“Before you sign on the dotted line, check out other sources of extended warranty pricing,” she says, such as those provided by your bank or insurance company. “Then either use this lower price in the financial and insurance office for negotiation to get them to match the price, or buy it from the other source.”
A scenario from Kay during her last car purchase: “The dealer quoted me $4,200 for a three-year extended warranty for my 280SLK Roadster Mercedes that included a $250 deductible. USAA — my insurance company — gave me a three-year warranty for $3,200 with zero deductible. I’ve used the new warranty once already. The bill was $1,100 and I paid nothing because of the zero deductible.”
Bottom line: The default extended warranty is almost always the worst deal.
You may have a monthly payment figure in your head when shopping for a new car, but your interests are better served when you focus on the out-the-door price instead.
“A sales rep can often trick you by offering a lower monthly payment, but [one that] will stretch out the terms of the loan,” says David Bakke, a car buying expert at MoneyCrashers.com.
You can reduce the overall cost of the car via negotiation and by skipping accessories and add-ons. “Things like navigation systems, rims, floor mats or car audio/entertainment systems can be purchased from a third party vendor, usually for less.”
All our experts agree: Don’t even mention your preferred or maximum monthly payment price.
It may be tempting to just head to one local dealership, take a test drive or two, and walk out the door with a new car, but you’ll save yourself a lot more money by doing a little pre-shopping research.
“Once you have your choices narrowed down to a few makes or models, contact the Internet sales manager of a few dealerships,” suggests Bakke. “These folks can often offer better pricing than what you’d find dealing with an on-site sales person. Plus, you save time.”
In addition to, or in lieu of, e-shopping, Joshua Duvall of Capital Financial Services says to “find a few vehicles from different manufacturers and pit them against one another.” He explains that the car buying market is based on quantity and the fact that dealers want to move cars. “Force them to compete for your business.”
“Dealerships often employ hard-sell tactics that can be overwhelming for a first-time buyer, so it is a good idea to go with someone who has been through the process before,” explains John Ganotis, founder of CreditCardInsider.com.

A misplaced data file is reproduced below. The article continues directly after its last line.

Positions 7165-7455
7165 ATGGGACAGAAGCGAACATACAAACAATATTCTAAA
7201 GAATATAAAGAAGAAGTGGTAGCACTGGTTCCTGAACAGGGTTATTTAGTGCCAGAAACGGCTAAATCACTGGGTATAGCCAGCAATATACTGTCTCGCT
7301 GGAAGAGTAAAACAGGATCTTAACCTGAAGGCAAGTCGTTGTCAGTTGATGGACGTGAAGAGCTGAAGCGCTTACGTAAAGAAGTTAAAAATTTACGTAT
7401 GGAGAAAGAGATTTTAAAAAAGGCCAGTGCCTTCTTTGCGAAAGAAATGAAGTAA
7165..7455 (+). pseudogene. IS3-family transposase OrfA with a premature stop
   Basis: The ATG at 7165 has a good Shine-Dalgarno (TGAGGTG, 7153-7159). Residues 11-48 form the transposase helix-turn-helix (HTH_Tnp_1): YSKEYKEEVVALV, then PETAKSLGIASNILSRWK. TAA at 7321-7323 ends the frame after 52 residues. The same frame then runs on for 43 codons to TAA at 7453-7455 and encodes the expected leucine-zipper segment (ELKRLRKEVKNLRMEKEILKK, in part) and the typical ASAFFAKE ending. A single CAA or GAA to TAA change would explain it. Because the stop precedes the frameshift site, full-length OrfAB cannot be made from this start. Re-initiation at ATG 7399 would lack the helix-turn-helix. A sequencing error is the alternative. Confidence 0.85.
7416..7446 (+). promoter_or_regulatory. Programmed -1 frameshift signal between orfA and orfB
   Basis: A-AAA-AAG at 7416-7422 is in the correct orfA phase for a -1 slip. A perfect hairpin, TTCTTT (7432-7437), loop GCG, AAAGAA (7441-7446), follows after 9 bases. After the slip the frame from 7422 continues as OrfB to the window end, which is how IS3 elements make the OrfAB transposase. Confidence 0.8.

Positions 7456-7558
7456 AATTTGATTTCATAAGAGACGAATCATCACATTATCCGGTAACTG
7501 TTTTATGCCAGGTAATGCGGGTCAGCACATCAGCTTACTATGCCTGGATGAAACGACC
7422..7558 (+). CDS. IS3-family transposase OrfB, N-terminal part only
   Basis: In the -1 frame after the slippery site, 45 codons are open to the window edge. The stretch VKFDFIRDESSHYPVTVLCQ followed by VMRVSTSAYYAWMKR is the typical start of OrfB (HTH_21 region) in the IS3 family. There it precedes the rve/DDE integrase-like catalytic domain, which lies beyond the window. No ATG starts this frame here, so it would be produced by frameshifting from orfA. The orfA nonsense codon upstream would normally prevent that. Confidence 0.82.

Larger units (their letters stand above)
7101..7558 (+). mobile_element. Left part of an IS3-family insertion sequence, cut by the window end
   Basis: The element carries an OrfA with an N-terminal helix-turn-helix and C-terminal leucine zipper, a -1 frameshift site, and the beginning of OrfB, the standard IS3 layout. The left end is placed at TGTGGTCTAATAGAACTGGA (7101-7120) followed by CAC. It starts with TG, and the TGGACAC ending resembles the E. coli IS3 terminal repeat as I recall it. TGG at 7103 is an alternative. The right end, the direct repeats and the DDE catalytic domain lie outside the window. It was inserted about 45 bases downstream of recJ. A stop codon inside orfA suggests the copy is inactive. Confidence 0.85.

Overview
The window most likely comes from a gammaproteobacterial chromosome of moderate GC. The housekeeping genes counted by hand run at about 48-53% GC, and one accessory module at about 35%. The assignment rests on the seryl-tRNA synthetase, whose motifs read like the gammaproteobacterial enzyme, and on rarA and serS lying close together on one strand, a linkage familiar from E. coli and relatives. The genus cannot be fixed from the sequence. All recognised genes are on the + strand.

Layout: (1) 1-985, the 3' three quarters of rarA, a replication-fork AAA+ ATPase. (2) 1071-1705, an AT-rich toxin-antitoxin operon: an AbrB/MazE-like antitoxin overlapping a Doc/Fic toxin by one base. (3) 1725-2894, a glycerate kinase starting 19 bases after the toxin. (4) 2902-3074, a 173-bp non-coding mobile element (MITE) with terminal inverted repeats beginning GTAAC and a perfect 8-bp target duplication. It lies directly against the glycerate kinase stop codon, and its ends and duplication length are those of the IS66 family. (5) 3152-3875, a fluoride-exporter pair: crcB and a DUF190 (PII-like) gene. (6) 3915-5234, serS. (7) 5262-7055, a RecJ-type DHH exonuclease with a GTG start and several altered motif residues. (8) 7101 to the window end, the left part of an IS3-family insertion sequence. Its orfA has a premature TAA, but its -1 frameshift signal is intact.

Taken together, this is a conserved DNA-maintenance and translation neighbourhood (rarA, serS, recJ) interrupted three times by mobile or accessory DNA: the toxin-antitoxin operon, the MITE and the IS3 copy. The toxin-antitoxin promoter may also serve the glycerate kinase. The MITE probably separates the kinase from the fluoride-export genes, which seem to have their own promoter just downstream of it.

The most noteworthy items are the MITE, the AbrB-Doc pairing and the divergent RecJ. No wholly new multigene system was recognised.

Granotis also says that if you’re buying a used vehicle, it’s wise bring along a friend who knows his or her stuff when it comes to car health. For example, a mechanic who can peek under the hood, or recognize if something subtle is wrong during the test drive, would be especially handy.
OK, so sometimes ol’ Sally breaks down, and you need to get a new set of wheels, stat. If you don’t fall into that category, though, our experts recommend choosing your purchase date strategically, such as during a major sale. Better yet, wait for the end of a promotion.
Dealership salespeople often receive a bonus if they meet their targets during a promotion. Even if they lose money on a vehicle at the end of a promotion, they typically make up for the loss with their promotion target bonus.
Erin Konrad of CouponPal suggests buying near the end of the month. This is when salespeople are trying to meet monthly quotas and are more likely to negotiate.
Be familiar with common strategies employed by dealerships and sellers. For example, MSN Money warns against the “four-square” trick. (I’ve had this one used on me.) In this trick, the salesperson draws four boxes with a number in each: your old car’s trade-in value, the new car’s price, the down payment, and your monthly payment. “From there, the salesperson begins crunching numbers — most likely making it too hard for you to follow,” writes MSN. He or she will shift your focus to the monthly payment, which can result in a longer loan and a higher interest rate.
Another common trick is to heighten your sense of urgency, says Business Insider via Gregg Fidan, founder of RealCarTips.com and the author of “Honest Guide to Buying a Car.” For example, the dealer may tell you “that color is not available; there’s only three left statewide; the price is good only for today; someone else is interested in the car, better decide quickly, etc.” In this case, be patient and courteous, but remain level-headed and never rush to buy. Study up on Fidan’s list of 112 car-buying scams.
To sum up the list: Don’t let yourself get too caught up in the excitement of shiny metal, and remember that in six months that “new car excitement” will have faded, and you’ll be due for an oil change.